What is an ice sheet?

    swiss camp in greenland
    Together, the Greenland and Antarctic Ice Sheets contain more than 99 percent of the freshwater ice on Earth. Credit: NSIDC
    An ice sheet is a mass of glacial land ice extending more than 50,000 square kilometers (20,000 square miles). The two ice sheets on Earth today cover most of Greenland and Antarctica. During the last ice age, ice sheets also covered much of North America and Scandinavia.

    Together, the Antarctic and Greenland ice sheets contain more than 99 percent of the freshwater ice on Earth. The Antarctic Ice Sheet extends almost 14 million square kilometers (5.4 million square miles), roughly the area of the contiguous United States and Mexico combined. The Antarctic Ice Sheet contains 30 million cubic kilometers (7.2 million cubic miles) of ice. The Greenland Ice Sheet extends about 1.7 million square kilometers (656,000 square miles), covering most of the island of Greenland, three times the size of Texas.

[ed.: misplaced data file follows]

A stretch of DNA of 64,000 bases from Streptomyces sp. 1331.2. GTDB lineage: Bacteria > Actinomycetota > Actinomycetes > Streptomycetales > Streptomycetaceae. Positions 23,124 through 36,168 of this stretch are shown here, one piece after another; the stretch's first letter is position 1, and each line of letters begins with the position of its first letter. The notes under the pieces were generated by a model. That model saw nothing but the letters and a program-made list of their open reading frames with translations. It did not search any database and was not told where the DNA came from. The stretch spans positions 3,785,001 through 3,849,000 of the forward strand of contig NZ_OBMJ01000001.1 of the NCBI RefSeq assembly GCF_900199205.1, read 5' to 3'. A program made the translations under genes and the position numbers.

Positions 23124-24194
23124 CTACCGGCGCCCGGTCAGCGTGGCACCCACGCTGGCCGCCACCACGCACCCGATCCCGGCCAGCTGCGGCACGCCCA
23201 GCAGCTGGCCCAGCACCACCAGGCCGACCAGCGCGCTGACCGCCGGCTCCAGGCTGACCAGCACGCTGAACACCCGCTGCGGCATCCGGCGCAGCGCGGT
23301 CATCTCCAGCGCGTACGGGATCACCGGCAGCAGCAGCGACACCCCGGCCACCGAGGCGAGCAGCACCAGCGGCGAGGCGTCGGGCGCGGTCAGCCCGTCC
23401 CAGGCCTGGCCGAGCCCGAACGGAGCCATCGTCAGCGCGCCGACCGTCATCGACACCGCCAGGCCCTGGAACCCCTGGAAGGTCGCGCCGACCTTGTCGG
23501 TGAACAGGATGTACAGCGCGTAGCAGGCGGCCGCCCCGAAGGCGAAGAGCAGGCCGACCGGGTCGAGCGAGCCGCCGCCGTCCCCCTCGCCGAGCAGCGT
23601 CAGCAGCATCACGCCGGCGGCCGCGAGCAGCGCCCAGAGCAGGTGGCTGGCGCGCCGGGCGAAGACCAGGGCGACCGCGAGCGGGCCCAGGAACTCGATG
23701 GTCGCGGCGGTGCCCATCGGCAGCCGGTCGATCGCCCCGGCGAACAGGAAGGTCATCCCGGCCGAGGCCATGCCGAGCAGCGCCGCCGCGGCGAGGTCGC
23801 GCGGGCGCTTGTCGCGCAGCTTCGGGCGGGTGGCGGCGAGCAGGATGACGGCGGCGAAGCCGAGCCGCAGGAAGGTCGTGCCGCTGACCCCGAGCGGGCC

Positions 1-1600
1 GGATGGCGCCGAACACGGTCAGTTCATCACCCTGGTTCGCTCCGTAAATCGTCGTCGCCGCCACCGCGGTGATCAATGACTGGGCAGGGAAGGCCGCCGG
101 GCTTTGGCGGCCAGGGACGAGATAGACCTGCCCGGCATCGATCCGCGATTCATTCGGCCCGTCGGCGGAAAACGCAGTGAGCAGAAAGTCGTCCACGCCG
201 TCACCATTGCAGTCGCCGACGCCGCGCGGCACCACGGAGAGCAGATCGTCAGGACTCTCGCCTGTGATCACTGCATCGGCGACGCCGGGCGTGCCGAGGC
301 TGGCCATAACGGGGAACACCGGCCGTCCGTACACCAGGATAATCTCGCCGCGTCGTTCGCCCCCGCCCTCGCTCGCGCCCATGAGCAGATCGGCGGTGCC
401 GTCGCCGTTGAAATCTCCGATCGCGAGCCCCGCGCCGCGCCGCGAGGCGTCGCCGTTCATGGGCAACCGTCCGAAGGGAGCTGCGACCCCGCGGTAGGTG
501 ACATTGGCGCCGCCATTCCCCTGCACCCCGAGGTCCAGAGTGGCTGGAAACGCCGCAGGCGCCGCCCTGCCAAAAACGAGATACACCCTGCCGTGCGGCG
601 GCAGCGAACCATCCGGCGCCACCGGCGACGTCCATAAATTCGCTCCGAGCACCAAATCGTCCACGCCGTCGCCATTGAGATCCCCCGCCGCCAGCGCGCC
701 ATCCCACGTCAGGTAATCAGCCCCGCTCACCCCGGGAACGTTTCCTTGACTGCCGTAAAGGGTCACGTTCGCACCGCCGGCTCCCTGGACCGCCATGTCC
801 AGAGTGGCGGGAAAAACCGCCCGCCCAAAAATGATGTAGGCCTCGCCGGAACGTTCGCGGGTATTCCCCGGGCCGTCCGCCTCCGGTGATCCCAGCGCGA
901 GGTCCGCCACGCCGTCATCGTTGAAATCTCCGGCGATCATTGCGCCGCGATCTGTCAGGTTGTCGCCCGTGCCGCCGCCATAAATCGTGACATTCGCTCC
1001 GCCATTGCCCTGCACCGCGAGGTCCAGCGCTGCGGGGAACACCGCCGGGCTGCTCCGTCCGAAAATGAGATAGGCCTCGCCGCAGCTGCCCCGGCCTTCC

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    • That was interesting. They spoke of not fighting the water. Don’t build walls against it. I live an hour from the Mississippi River. All along the river, levees have been built to contain it and try to force it to stay within a border. It always finds a way to get through or around. With the anticipated heavier precipitation in the future, this will become a worsening problem.

      Good Day… 🙂